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Why MLB's new uniforms are getting mixed reviews

Some critics of the new MLB uniform have pointed to this photo of Los Angeles Dodgers hitter Shohei Ohtani, (left), and starting pitcher Yoshinobu Yamamoto, taken on Wednesday, as an example of how see-through the new pants are.
Ashley Landis
/
AP
Some critics of the new MLB uniform have pointed to this photo of Los Angeles Dodgers hitter Shohei Ohtani, (left), and starting pitcher Yoshinobu Yamamoto, taken on Wednesday, as an example of how see-through the new pants are.

Major League Baseball players and fans alike are expressing their disappointment with new uniforms rolled out for the upcoming season.

"It feels kind of like papery," Los Angeles Angels outfielder Taylor Ward told The Athletic. "I know everyone hates them," Philadelphia Phillies shortstop Trea Turner told The Associated Press. "The look of it is like a knockoff jersey from T.J.Maxx," said an unnamed Baltimore Orioles player, according to The Baltimore Banner.

The new MLB attire, known as the Nike Vapor Premier uniform, was developed over the past six years to fit better, improve mobility, manage moisture as well as be more sustainable for environment. It was designed by Nike and manufactured by Fanatics.

The sportwear was initially worn by players during last year's All-Star Game in Seattle. At the time, MLB players described the sportwear as comfortable and lightweight. But amid spring training, some players have raised concerns over the quality and design of the new uniform.

The laundry list of complaints

Major League Baseball Players Association executive director Tony Clark said the main concerns appear to be about the new uniform pants.

"A lot of the rhetoric yesterday is confirmation that the pants are see-through, which is again disappointing." Clark said Thursday in Arizona.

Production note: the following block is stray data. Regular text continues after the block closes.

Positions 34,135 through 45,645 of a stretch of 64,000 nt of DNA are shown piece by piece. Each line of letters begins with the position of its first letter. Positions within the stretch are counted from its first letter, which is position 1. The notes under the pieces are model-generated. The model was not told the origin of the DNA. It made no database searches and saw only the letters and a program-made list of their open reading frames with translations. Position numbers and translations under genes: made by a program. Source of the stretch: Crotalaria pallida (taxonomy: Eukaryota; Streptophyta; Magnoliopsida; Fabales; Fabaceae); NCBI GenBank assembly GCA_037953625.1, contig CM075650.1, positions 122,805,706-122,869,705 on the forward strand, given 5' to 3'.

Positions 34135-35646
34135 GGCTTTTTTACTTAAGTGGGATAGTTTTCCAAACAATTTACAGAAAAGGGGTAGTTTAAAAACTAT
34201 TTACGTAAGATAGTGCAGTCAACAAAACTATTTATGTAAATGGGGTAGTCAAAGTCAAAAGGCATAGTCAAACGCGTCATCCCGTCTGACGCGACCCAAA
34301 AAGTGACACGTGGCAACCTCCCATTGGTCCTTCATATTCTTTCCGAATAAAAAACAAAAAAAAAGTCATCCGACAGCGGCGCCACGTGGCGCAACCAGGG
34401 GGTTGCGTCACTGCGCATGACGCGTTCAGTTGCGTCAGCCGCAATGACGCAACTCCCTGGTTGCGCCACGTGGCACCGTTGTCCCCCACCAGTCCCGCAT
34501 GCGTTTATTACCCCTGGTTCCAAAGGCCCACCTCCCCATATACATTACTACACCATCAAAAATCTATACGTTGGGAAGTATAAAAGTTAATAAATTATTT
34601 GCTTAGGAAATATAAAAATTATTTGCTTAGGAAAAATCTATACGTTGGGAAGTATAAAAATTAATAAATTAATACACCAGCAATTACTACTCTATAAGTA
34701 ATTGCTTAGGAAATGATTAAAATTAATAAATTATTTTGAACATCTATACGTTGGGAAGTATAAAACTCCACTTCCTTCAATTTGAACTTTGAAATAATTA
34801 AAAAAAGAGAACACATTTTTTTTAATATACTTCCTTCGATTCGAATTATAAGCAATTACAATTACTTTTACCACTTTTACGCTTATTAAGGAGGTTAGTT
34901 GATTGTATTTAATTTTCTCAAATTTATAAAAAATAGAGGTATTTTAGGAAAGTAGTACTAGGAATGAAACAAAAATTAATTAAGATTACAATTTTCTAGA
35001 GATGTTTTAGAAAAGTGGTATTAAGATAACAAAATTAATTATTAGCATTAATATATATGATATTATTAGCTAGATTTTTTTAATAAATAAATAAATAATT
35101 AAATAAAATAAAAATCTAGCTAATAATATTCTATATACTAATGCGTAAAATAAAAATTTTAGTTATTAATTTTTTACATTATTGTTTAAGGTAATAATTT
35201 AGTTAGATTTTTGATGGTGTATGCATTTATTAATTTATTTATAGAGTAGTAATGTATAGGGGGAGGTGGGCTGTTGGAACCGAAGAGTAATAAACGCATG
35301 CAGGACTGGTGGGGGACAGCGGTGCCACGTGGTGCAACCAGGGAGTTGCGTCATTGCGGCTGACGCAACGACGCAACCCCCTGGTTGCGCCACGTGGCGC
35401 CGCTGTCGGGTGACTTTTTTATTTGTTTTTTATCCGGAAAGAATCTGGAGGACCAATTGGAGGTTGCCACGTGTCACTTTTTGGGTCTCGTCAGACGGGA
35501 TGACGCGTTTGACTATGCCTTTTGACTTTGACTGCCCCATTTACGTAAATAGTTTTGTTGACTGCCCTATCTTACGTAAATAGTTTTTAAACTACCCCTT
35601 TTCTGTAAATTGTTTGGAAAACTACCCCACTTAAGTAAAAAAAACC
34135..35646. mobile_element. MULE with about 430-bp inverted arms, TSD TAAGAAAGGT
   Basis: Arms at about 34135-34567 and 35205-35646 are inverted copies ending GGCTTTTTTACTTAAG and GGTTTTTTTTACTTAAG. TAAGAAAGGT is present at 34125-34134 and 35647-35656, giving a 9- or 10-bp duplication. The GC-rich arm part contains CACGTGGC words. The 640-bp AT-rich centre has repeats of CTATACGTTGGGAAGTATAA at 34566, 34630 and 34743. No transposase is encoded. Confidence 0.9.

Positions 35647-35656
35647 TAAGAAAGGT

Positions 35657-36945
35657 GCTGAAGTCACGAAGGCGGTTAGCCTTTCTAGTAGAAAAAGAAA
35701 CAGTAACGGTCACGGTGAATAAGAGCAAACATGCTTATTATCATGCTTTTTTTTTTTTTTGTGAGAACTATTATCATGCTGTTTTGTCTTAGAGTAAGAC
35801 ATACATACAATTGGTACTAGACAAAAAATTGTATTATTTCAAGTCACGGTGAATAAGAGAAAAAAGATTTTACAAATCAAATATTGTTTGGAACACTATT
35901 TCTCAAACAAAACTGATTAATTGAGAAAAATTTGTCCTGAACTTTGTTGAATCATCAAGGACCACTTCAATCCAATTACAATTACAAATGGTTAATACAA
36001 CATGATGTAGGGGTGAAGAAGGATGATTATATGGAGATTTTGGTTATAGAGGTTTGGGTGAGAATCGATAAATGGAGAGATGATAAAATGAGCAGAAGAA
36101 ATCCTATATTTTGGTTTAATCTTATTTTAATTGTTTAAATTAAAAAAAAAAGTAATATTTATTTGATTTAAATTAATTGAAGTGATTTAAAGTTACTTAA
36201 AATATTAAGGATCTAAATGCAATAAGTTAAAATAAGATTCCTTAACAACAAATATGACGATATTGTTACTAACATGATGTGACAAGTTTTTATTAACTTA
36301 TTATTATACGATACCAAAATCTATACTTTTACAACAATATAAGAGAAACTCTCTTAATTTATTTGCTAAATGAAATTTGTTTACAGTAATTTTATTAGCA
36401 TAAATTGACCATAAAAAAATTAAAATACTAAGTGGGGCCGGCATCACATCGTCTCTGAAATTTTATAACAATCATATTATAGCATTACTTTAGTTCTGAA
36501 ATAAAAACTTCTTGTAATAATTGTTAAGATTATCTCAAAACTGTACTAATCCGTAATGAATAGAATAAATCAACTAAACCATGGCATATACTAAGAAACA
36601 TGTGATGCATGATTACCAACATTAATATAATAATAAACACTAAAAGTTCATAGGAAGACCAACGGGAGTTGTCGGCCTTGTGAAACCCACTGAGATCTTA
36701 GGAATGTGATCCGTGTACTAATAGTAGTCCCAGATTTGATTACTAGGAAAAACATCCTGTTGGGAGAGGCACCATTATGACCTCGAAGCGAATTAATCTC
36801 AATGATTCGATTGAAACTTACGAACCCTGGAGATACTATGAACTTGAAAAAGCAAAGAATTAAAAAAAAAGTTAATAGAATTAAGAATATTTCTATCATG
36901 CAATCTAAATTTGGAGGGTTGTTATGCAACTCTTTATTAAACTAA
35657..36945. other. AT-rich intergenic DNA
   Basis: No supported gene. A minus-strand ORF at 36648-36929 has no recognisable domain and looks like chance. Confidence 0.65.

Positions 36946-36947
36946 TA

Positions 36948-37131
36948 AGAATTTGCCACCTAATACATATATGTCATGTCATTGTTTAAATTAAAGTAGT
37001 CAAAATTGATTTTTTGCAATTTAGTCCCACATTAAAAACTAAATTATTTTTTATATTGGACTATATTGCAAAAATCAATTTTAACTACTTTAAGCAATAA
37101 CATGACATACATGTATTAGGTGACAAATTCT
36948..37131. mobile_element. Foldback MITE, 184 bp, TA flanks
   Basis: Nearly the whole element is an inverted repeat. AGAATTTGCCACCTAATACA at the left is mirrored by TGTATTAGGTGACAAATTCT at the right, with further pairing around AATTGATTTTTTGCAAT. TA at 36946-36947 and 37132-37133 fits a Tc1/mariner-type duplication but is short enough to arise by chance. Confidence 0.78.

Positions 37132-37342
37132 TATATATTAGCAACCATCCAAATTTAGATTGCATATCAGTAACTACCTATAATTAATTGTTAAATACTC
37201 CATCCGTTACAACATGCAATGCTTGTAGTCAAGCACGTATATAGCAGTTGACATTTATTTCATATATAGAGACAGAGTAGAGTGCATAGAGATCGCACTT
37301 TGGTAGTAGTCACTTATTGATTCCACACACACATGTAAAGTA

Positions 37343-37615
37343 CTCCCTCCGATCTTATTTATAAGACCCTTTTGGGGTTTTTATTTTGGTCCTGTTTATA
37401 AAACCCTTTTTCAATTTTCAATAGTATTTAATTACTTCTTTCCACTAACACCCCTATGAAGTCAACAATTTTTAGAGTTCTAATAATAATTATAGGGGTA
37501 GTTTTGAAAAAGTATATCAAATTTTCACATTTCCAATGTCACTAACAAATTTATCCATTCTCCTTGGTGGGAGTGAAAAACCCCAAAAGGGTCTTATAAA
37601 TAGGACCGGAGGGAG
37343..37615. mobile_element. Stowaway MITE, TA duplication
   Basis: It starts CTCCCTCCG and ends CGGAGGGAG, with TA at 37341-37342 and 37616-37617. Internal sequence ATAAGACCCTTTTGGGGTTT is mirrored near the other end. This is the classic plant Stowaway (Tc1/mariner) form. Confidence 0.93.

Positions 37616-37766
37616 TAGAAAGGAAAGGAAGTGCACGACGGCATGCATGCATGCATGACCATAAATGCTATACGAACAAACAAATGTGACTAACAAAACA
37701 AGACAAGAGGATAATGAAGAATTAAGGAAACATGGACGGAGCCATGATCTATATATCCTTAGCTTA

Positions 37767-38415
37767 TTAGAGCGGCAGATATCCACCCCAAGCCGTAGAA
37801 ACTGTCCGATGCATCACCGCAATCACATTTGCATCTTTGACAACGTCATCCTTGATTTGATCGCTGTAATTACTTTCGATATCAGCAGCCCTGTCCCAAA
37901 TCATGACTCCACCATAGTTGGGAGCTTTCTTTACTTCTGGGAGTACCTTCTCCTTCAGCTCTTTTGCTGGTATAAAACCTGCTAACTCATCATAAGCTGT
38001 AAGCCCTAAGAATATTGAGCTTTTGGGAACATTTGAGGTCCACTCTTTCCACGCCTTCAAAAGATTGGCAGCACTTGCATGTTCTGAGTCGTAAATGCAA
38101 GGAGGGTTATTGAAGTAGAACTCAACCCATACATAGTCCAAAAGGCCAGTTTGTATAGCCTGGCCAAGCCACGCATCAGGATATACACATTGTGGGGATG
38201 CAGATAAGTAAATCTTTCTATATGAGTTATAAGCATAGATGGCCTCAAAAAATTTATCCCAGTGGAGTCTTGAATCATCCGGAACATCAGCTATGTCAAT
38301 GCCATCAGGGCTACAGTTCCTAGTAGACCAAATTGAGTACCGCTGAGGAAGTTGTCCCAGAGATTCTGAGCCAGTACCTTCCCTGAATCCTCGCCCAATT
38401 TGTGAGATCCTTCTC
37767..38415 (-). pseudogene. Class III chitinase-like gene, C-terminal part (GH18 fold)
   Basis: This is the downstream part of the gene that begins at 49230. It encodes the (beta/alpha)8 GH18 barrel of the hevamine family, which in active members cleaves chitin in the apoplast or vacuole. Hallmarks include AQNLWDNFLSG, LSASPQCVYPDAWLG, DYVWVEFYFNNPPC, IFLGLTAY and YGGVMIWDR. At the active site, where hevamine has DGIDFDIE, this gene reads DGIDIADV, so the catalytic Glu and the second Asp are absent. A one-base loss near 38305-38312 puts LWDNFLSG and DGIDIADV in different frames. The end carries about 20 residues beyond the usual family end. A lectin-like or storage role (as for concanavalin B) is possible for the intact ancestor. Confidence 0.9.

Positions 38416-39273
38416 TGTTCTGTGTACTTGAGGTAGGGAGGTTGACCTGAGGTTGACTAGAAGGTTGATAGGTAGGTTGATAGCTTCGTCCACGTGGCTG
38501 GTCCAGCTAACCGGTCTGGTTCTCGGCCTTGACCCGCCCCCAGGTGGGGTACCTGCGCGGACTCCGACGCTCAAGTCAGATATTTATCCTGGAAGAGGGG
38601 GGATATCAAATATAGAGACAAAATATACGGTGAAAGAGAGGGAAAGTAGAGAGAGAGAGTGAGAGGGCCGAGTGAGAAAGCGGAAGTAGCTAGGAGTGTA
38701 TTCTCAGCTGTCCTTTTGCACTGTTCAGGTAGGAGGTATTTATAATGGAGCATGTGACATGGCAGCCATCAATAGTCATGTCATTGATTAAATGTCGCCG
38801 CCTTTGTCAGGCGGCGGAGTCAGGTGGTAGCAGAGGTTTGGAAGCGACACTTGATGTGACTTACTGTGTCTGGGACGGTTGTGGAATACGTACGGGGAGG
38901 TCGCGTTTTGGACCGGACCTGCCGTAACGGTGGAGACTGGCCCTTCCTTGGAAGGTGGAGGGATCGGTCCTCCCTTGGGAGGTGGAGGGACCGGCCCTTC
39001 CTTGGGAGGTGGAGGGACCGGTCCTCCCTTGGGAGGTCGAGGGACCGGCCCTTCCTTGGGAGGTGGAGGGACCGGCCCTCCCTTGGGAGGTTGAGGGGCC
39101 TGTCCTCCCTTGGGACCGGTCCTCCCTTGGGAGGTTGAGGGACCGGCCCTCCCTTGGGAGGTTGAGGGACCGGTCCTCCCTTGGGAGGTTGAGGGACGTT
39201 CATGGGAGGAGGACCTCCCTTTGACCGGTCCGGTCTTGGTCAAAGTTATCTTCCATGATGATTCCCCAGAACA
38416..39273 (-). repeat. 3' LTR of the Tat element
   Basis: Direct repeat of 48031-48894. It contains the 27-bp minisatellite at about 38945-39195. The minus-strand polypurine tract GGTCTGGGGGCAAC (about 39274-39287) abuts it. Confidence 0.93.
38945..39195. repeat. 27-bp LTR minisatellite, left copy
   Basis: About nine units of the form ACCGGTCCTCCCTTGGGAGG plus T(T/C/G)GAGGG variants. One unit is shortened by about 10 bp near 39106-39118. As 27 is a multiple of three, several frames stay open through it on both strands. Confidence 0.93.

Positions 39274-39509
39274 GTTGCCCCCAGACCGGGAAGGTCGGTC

Similar criticisms were feuled by fans after pictures were released of Los Angeles Dodgers hitter Shohei Ohtani wearing the new uniform.

Some people on social media pointed out that Ohtani's jersey was clearly visible underneath his pants and complained that his pants were "transparent," "thin," and "paper mache."

"When I look at major league sports, I want to see high quality stuff. Shohei Ohtani signed a $700 million deal, and he's wearing paper mache pants," radio personality Gregg Giannotti said Thursday on his show, Boomer & Gio.

Others complained that the color of the jersey and matching pants did not always match, that the new size of the lettering on the back of jerseys were unappealing or that the uniform generally looked cheap, according to The Athletic.

In a statement, a Nike spokesperson said the company takes the concerns seriously.

"The quality and the performance of our product is of the utmost importance to us. We will continue to work with MLB, the players and our manufacturing partner to address player uniforms," the spokesperson added.

The MLB did not immediately respond to NPR's request for comment but in an interview with MLB.com published Tuesday, Stephen Roche, the vice president of MLB Authentic Collection/Global Consumer Products, said "It was a very technological approach to outfitting players."

Roche added, "Everything was performance-driven."

When asked whether most of the uniform concerns, like the see-through pants, can be fixed before Opening Day in March, MLBPA executive director Clark told reporters, "We'll have to see."

Copyright 2024 NPR. To see more, visit https://www.npr.org.

Juliana Kim
Juliana Kim is a weekend reporter for Digital News, where she adds context to the news of the day and brings her enterprise skills to NPR's signature journalism.
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